|Children gather at the Brandenburg Gate in Berlin to celebrate the 18th anniversary of the Convention on the Rights of the Child.|
The Convention on the Rights of the Child was ratified 18 years ago, on 20 November 1989. For this landmark anniversary, UNICEF has launched the 'CRC@18' campaign to raise awareness about child rights and the impact of the Convention. Here is one in a series of related stories.
BERLIN, Germany, 21 November 2007 – With a huge blue banner covering the Brandenburg Gate, Berlin’s landmark and memorial to the end of the Cold War, Germany celebrated the 18th birthday of the Convention on the Rights of the Child (CRC) yesterday.
The banner, which read ‘A Call from Berlin: Children First – Kinder haben Rechte’ (Children have Rights), was unrolled in the morning from the top of the gate. Measuring 12 by 6 metres, it is located in the immediate neighbourhood of parliament and government buildings.
More than 90 children from the Berlin International School, accompanied by journalist and UNICEF National Ambassador Sabine Christiansen, gathered in front of the banner and read parts of the Convention aloud. The young people claimed their rights as children and handed out small CRC booklets to passers-by.
“This was a perfect action this morning with a lot of kids,” said Ms. Christiansen. “We’re fighting here for children’s rights to keep on going strong for the next 18 years.”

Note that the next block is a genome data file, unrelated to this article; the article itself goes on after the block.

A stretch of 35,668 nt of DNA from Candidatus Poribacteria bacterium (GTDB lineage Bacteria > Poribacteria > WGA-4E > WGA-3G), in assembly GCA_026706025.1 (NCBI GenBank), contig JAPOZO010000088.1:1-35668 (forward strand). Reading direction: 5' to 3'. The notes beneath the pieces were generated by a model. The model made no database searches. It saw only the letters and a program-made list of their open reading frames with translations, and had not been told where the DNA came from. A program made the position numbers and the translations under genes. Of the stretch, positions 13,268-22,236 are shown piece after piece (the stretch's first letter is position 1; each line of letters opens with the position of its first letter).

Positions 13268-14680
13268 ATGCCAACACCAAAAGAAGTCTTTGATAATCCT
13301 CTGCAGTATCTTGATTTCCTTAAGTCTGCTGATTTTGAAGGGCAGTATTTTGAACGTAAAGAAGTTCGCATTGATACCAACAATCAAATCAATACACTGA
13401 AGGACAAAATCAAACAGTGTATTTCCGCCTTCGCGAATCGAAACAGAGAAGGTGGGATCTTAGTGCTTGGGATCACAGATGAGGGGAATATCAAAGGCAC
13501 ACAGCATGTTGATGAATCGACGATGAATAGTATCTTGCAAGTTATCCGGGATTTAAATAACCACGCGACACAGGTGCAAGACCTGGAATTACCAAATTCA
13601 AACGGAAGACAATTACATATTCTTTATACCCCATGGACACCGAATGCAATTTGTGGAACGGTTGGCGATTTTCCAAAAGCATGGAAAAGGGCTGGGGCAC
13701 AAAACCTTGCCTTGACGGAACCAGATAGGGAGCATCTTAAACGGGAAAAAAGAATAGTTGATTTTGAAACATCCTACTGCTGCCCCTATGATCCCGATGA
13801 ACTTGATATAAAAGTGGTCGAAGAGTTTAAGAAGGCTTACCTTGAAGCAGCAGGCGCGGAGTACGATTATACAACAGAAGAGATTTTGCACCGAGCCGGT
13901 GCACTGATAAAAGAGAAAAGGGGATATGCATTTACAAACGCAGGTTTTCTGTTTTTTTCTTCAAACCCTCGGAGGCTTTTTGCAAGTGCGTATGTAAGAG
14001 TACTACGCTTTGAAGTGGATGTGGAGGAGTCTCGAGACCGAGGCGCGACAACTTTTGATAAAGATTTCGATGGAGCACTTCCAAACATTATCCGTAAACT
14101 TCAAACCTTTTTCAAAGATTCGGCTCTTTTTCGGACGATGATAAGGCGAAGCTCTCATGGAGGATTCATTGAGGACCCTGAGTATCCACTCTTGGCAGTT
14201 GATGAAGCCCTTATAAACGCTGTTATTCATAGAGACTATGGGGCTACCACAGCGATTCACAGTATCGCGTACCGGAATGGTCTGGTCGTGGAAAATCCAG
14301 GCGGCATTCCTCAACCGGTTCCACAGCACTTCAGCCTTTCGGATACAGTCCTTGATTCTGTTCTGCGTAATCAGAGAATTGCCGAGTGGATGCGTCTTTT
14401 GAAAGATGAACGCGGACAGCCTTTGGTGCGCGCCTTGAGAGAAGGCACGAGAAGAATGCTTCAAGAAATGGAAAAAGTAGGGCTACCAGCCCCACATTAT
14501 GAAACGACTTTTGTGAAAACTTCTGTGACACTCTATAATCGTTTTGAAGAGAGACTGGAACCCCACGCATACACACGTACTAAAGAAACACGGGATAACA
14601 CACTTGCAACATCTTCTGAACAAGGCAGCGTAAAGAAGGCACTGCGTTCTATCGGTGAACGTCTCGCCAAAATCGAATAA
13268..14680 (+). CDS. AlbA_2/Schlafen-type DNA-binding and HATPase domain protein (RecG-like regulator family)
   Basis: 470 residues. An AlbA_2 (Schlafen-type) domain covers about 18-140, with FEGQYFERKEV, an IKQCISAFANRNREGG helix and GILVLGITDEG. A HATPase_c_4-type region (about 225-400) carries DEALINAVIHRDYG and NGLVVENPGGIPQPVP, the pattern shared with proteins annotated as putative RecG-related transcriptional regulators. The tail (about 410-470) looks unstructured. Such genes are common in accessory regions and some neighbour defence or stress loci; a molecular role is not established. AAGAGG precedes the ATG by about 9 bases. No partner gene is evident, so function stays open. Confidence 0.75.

‘Wish list’ of child rights
The ‘Children First’ banner served as a reminder to Germany of its obligations 15 years after the country’s ratification of the Convention.
Germany still has not withdrawn its reservations made in 1992 against parts of the CRC, and has yet to ratify the treaty’s Optional Protocol on the sale of children, child prostitution and pornography. Growing child poverty and discrimination against children from migrant families are also serious issues to be addressed here.
“All children have the right to a registered name and nationality,” said a young girl during the ceremony, as children read the list of rights that are still missing for many of their peers worldwide. The expectation is that soon, this wish list of rights will be granted.
Amy Bennett contributed to this story from New York.
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